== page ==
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Equilibrium PLay and Best Response to (Stated) Beliefs in Constant Sum Games

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  • Pedro Rey Biel

    (University College London)

Abstract

In a laboratory experiment, subjects played ten two-person 3x3 constant sum games and stated beliefs about the frequencies of play by their opponents. Contrary to previous experimental evidence, game-theoretical predictions work well: 80% of actions coincided with Nash equilibrium, subjects were good at predicting the action which was played with highest frequency and 73% of actions taken were best responses to stated beliefs. Complexity, measured by the necessary number of rounds of iterated deletion of dominated strategies to reach the equilibrium, did not affect behavior, although whether games were dominance solvable had an effect. We discuss possible reasons why results differ when the games and the experimental procedures are changed.

Suggested Citation

  • Pedro Rey Biel, 2005. "Equilibrium PLay and Best Response to (Stated) Beliefs in Constant Sum Games," Experimental 0506003, EconWPA.
  • Handle: RePEc:wpa:wuwpex:0506003
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    References listed on IDEAS

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    Cited by:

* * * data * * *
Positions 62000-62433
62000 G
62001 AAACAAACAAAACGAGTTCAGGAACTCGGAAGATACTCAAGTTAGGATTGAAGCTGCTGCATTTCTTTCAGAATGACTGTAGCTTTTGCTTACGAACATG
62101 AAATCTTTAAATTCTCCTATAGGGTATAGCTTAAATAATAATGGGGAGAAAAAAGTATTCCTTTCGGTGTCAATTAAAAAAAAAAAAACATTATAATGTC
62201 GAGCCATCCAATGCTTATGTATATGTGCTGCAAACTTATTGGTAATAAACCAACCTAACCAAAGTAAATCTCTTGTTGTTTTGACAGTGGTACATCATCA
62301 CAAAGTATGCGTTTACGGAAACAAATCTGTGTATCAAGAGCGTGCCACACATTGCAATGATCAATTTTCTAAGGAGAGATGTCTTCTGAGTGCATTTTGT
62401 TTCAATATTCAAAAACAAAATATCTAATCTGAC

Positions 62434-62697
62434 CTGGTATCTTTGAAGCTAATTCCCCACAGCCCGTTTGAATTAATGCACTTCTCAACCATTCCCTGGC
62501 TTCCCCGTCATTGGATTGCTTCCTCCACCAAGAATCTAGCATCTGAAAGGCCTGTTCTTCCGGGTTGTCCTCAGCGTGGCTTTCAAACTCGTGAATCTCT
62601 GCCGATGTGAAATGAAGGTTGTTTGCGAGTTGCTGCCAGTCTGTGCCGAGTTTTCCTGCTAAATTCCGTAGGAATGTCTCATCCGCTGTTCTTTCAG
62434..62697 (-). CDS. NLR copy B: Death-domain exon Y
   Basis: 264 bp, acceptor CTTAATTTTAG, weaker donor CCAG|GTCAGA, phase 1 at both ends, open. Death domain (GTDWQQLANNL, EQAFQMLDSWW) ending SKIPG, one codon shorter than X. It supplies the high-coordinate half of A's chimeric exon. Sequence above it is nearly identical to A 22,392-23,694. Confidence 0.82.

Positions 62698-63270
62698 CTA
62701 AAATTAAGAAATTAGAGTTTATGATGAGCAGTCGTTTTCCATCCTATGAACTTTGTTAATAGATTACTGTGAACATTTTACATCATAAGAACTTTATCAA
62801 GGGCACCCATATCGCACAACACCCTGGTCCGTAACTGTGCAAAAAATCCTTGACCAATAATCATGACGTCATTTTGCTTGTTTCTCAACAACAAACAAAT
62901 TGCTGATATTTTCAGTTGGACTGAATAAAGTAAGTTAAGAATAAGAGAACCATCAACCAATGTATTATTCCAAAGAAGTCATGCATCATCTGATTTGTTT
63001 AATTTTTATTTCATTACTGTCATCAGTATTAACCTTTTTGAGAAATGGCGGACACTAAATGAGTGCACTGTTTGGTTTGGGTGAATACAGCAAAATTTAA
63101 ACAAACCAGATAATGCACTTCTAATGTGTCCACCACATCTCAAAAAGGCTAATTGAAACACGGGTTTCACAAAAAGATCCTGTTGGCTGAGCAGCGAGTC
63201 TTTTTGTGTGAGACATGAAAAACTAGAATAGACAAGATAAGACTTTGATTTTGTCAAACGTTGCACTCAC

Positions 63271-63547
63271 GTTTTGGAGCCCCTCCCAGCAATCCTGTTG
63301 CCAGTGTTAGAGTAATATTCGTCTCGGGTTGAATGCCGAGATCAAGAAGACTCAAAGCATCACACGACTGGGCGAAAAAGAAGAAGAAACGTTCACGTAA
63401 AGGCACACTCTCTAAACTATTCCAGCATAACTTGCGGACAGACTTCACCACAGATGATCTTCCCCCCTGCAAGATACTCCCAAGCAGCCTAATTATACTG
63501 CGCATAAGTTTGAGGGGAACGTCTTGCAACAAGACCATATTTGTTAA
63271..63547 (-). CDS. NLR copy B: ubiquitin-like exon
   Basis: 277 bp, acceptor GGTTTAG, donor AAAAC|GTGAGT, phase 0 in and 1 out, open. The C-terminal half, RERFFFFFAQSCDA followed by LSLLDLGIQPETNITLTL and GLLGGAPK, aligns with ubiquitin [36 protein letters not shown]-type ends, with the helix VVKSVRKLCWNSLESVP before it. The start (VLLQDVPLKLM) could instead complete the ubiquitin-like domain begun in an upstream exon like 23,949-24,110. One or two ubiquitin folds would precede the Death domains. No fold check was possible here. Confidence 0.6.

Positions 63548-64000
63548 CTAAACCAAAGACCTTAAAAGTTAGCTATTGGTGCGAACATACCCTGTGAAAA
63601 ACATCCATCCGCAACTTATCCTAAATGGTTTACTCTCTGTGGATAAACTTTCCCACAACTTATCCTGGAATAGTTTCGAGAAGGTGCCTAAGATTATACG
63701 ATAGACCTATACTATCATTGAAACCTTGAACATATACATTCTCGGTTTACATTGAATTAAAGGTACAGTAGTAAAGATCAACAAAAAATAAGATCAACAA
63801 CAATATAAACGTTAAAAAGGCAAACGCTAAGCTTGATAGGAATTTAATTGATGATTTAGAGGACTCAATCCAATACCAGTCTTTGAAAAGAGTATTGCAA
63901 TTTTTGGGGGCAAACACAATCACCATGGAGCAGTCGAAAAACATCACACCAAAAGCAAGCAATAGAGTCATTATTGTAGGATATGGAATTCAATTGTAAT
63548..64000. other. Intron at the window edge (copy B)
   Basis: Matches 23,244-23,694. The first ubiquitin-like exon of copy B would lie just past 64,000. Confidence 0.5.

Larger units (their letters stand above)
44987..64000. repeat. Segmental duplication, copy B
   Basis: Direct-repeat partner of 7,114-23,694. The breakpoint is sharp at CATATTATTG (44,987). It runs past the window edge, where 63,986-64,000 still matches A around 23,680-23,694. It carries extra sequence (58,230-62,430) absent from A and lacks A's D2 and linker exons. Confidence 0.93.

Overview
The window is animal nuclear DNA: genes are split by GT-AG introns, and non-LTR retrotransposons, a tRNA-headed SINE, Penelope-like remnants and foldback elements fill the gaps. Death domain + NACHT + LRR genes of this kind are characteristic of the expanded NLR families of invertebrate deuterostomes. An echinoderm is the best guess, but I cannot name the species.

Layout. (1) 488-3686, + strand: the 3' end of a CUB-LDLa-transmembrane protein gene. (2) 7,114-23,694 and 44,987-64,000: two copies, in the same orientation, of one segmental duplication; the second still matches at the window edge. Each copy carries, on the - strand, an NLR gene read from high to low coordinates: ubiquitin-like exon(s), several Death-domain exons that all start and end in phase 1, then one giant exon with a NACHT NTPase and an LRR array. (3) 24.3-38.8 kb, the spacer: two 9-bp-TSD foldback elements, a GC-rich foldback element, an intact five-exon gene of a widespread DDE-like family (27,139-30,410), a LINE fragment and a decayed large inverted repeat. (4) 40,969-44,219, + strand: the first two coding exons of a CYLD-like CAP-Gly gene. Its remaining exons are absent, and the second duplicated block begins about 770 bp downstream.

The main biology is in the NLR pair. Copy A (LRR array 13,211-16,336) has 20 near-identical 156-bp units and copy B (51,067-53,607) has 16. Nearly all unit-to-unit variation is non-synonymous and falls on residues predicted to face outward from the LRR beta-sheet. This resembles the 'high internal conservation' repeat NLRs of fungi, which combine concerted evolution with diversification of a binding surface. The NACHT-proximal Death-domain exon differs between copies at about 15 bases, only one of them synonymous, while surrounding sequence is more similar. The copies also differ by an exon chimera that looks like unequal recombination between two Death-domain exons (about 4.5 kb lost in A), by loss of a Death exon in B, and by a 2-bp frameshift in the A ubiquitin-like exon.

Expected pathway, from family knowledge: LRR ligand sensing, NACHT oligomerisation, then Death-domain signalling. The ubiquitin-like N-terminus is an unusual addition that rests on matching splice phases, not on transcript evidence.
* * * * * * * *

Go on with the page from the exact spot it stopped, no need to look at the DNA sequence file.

1. David Danz & Dietmar Fehr & Dorothea Kübler, 2012. "Information and beliefs in a repeated normal-form game," Experimental Economics, Springer;Economic Science Association, vol. 15(4), pages 622-640, December.
    2. ATTANASI Giuseppe & NAGEL Rosemarie, 2008. "A Survey of Psychological Games: Theoretical Findings and Experimental Evidence," LERNA Working Papers 08.07.251, LERNA, University of Toulouse.
    3. Spiliopoulos, Leonidas, 2009. "Neural networks as a learning paradigm for general normal form games," MPRA Paper 16765, University Library of Munich, Germany.
    4. Gallice, Andrea, 2007. "Best Responding to What? A Behavioral Approach to One Shot Play in 2x2 Games," Discussion Papers in Economics 1365, University of Munich, Department of Economics.

    More about this item

    Keywords

    Experiments; Constant Sum Games; Belielfs;

    JEL classification:

    • C72 - Mathematical and Quantitative Methods - - Game Theory and Bargaining Theory - - - Noncooperative Games
    • C91 - Mathematical and Quantitative Methods - - Design of Experiments - - - Laboratory, Individual Behavior
    • D81 - Microeconomics - - Information, Knowledge, and Uncertainty - - - Criteria for Decision-Making under Risk and Uncertainty

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